I was obsessed with that tournament and it is a really special memory for me for many reasons.
It was also a very dark period of my life off the pitch, but on the pitch was the only place that I felt okay, so I pretty much threw myself into the Euros.
I remember going to Hong Kong before the tournament, when I was at a stage with my alcoholism that I knew if I picked up a drink, I wouldn’t have made the tournament.
All the guys wanted to go out and because I had this mask of the captain and the leader, I felt I should go too but I knew if I’d picked up a drink I don’t know if I could’ve stopped and would’ve missed the tournament.
So I locked myself on the 15th floor of the hotel and all the lads went out and had the infamous dentist’s chair while I was in my room, crying my eyes out and scared to death because I knew at that point, after I’d had five or six months trying to moderate my drinking, nothing had worked.
But I knew that I could abstain from alcohol while I was playing football, as it was the only thing I had at that moment.
I was fully committed and very proud and sitting down before that Swiss game, I was totally focused on that game and that tournament despite having so much else going on elsewhere.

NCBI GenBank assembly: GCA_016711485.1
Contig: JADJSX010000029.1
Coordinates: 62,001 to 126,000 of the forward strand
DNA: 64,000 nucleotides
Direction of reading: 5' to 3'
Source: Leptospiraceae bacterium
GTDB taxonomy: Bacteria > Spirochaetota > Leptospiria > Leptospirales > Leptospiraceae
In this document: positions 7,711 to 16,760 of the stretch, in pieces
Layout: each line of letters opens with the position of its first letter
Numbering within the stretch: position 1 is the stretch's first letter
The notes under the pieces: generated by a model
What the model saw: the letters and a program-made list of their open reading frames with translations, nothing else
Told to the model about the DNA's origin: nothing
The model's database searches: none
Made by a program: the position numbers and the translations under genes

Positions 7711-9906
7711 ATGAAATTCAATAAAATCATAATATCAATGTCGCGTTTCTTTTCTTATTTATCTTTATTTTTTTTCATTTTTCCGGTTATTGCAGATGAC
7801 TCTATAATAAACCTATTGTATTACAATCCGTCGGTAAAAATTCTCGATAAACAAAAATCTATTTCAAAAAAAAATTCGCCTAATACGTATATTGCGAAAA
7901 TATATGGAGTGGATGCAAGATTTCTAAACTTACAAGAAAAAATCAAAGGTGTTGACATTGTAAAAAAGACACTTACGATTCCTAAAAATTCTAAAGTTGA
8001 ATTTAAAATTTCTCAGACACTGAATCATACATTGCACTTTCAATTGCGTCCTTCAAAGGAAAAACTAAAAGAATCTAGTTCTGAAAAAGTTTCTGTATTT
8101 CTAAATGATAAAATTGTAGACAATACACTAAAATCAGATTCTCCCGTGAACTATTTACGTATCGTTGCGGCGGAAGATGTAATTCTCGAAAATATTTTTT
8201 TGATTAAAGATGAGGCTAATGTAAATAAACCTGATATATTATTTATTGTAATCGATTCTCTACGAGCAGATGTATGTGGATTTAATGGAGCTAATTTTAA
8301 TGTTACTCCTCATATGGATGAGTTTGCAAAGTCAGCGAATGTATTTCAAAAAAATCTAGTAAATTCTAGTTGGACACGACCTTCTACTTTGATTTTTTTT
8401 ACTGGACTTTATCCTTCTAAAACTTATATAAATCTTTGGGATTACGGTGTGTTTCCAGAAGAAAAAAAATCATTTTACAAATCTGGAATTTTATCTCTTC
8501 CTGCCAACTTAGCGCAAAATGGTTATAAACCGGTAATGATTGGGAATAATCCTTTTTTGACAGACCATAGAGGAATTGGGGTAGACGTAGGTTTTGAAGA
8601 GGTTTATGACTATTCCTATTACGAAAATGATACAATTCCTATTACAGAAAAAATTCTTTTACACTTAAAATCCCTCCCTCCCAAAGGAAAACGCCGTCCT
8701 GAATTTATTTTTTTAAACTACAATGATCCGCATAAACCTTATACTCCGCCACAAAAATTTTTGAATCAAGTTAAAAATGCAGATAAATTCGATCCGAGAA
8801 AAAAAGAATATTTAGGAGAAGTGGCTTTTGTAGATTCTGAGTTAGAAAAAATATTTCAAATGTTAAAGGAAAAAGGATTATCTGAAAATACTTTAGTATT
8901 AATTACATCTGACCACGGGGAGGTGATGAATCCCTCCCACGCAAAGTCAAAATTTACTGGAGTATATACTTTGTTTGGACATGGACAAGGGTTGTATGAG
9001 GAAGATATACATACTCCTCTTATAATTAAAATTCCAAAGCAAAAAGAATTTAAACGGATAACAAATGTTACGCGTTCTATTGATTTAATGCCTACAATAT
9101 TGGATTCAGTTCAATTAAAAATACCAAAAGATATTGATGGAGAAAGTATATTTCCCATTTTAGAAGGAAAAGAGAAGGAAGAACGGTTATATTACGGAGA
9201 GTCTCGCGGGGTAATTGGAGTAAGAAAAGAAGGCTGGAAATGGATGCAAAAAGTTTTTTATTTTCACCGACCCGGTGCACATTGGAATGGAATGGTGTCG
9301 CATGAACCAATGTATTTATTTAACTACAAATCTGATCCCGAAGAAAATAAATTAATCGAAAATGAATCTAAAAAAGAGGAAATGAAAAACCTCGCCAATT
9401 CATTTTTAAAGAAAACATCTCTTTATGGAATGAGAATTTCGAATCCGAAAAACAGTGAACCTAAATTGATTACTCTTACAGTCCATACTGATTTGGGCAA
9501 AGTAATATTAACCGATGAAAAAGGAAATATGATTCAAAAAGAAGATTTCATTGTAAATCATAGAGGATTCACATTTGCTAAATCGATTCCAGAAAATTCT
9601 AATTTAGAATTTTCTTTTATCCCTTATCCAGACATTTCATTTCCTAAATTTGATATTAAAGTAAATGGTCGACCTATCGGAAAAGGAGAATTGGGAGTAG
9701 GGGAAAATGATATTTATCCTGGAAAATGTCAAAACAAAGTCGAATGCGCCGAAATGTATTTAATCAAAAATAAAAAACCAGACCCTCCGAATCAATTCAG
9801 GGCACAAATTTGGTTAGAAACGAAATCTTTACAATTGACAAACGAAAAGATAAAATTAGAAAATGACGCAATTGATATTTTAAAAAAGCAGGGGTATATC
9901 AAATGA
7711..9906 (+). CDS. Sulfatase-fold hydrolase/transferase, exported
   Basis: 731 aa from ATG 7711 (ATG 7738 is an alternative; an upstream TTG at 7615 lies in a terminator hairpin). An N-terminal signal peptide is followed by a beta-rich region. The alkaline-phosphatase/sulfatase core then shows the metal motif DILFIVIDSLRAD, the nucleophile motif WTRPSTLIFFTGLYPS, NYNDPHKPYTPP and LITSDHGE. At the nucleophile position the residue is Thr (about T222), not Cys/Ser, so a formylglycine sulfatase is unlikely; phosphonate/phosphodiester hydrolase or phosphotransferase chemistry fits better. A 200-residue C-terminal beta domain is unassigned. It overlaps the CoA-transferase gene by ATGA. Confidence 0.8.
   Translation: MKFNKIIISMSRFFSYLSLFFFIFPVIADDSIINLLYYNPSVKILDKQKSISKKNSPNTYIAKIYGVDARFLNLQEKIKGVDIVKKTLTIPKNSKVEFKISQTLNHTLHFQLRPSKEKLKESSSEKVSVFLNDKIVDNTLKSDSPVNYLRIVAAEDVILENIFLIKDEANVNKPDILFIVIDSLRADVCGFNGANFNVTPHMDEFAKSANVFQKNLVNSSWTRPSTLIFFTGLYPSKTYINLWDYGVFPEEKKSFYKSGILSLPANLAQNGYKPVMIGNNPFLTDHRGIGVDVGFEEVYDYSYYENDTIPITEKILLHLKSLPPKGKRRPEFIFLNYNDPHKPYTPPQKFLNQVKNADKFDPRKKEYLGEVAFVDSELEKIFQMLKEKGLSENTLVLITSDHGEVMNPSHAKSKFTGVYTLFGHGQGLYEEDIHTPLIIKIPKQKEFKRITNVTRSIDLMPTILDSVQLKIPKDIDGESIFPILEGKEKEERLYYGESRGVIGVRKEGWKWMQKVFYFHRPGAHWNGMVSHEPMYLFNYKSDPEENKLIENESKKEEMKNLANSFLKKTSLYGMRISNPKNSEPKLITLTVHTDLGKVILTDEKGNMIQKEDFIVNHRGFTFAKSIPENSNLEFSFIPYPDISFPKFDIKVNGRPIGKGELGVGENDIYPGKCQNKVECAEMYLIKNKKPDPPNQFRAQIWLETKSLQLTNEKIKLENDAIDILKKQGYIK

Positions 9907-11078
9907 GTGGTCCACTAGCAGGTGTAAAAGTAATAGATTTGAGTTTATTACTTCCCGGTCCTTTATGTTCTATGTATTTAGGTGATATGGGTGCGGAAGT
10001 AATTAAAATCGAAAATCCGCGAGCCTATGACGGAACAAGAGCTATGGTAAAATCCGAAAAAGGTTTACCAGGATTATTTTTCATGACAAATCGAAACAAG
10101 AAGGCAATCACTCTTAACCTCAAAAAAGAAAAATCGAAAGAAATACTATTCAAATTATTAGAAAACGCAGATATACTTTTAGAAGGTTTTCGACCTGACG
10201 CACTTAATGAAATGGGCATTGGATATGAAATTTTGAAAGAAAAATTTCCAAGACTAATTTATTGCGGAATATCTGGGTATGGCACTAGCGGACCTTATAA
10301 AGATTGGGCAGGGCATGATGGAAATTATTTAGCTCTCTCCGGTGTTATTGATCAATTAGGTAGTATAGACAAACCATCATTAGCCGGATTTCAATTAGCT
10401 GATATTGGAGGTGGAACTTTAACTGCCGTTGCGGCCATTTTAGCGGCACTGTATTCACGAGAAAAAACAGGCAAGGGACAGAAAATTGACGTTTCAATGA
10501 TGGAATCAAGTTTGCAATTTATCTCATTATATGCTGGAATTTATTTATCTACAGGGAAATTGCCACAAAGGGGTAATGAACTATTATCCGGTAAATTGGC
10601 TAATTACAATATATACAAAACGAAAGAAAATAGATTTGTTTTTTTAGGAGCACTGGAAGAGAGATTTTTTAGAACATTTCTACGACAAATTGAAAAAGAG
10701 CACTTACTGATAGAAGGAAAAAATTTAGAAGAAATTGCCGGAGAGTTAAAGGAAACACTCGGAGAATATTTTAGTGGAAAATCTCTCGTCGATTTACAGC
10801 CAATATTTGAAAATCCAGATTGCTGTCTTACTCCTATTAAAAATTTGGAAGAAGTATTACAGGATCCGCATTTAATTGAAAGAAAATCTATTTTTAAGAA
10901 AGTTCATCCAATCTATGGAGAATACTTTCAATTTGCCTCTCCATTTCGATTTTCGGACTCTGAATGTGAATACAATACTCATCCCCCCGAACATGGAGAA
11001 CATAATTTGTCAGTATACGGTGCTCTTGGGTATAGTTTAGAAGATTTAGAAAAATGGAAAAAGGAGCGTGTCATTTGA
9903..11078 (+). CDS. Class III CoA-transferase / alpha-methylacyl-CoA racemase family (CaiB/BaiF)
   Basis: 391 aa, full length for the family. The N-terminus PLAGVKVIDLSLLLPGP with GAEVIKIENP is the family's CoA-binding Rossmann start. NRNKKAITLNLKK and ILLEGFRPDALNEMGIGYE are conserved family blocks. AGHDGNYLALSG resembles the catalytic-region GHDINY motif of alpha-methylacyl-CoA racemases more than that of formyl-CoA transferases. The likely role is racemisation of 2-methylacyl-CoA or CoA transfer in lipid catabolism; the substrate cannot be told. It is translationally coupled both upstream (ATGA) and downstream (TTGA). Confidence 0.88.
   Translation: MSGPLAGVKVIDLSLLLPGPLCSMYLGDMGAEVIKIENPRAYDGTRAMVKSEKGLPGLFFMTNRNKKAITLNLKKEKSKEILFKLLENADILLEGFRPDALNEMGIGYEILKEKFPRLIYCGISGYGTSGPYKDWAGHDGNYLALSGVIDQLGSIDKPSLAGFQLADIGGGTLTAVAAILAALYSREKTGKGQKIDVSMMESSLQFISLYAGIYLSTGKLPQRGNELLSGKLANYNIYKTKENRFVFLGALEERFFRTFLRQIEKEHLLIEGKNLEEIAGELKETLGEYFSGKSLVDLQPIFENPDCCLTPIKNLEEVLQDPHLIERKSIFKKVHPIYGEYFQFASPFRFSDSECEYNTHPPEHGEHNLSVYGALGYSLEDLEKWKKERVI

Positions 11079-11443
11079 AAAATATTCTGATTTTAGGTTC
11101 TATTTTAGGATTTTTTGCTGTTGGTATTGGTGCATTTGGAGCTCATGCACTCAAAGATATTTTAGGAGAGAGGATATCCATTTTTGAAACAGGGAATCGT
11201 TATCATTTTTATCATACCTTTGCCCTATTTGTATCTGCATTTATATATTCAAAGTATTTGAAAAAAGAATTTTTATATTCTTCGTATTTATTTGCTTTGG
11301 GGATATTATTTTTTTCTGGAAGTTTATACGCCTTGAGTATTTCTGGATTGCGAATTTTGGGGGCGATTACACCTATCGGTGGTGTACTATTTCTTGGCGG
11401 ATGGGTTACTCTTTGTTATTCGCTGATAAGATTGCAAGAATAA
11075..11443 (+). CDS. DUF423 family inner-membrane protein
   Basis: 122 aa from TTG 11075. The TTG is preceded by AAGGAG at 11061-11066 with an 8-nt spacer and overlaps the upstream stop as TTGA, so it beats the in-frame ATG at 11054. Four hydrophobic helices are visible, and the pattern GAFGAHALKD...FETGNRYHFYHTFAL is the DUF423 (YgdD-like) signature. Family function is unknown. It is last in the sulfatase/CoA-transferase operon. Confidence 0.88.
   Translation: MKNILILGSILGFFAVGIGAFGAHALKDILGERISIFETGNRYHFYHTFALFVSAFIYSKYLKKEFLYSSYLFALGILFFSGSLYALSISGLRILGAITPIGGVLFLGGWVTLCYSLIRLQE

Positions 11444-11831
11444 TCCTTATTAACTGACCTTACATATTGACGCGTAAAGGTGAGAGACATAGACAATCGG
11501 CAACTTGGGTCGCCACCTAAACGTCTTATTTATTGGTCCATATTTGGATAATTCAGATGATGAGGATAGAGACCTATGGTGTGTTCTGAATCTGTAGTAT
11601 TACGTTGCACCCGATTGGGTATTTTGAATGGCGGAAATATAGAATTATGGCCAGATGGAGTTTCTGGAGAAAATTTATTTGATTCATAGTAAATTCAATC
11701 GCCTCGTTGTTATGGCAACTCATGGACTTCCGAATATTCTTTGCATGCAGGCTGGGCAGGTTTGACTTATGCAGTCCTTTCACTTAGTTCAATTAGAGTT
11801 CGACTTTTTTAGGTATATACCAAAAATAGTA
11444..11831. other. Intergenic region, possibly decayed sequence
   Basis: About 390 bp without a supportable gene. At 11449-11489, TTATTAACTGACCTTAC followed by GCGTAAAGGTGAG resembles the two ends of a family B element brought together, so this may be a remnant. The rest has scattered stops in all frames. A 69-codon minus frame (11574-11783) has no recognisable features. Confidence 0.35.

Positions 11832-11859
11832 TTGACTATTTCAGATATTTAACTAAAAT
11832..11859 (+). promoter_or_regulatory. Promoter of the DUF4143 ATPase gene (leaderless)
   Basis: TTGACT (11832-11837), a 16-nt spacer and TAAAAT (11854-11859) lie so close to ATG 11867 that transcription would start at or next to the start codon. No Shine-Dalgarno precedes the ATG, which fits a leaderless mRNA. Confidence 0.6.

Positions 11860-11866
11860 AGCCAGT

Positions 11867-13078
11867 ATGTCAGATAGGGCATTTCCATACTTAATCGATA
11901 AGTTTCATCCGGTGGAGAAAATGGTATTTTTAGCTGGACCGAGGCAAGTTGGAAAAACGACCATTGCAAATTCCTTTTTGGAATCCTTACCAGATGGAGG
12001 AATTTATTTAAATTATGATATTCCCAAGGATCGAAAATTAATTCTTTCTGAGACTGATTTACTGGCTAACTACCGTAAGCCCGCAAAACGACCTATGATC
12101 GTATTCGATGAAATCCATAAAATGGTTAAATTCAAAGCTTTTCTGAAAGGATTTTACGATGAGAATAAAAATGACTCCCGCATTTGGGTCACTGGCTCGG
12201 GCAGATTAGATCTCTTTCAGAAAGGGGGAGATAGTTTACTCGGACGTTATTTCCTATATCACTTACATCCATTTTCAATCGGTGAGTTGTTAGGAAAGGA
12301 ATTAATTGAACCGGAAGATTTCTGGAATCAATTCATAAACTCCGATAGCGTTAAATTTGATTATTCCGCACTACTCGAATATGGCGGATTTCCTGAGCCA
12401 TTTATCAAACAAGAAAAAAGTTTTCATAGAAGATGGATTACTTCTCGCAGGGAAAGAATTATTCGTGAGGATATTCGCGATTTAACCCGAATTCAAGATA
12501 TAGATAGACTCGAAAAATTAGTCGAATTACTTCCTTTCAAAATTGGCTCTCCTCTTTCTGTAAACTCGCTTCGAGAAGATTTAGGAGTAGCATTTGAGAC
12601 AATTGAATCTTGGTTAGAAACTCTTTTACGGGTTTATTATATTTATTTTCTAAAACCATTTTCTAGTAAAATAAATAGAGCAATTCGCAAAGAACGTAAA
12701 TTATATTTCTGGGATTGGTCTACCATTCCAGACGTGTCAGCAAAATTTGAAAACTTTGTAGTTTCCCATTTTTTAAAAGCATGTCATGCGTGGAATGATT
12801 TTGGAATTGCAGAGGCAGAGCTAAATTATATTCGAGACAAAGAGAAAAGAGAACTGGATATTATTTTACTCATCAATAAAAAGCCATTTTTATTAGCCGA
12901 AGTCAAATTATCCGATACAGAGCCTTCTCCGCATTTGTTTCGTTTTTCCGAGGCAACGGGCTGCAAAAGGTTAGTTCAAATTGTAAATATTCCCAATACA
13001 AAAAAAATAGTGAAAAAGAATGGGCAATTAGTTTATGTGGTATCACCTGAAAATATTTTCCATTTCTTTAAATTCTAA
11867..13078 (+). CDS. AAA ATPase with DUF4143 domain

The year of 1996 had started dramatically. My wife had gone into rehab in the January of that year and then I had my cartilage taken out in the February.
My rehab was basically a month down the pub, which wasn’t particularly great. So I hardly played any games for Arsenal until the end of that season and then went straight to Hong Kong with England, where I played one game against the Chinese national team before our first game against Switzerland.
In the meantime, my wife had also told me she wasn’t coming home, my mother-in-law had taken the children as I couldn’t look after them, so I had to deal with the stress and fear of having no life to go back to.
I certainly had the inner resolve before that Swiss game to get through stuff but a month after the tournament, I was thinking about if I might die.
When you’re in that kind of place, it’s irrelevant what you’re going to say to yourself. I was very lost.
But I played some of the best football of my career in the tournament.
We spoke to Terry Venables many times about whether we should have gone to a back four and did we over complicate things, but we all bought into the system, understood it and did our best.
And we were so close to getting to the Final, with Gazza being inches away in the semi-final.
I still think we were the best team in the tournament – we were all winners and there were good characters and leaders in the team.
The way we went about it, we sometimes put ourselves down in this country when comparing ourselves on a technical basis, but we showed people across the world that we weren’t a kick and rush team.
I was lucky, I had a long career and won lots of things with Arsenal, but playing for your country is another level and to lead your country out at a tournament at home - it takes guts, but I embraced it, was very proud of it and loved it every single minute of it.
However I became a better player after that when I’d finally put down the booze and looking back, I needed all the pain, experience, joy and rejection to get where I am today - I needed that fear in my life at that moment.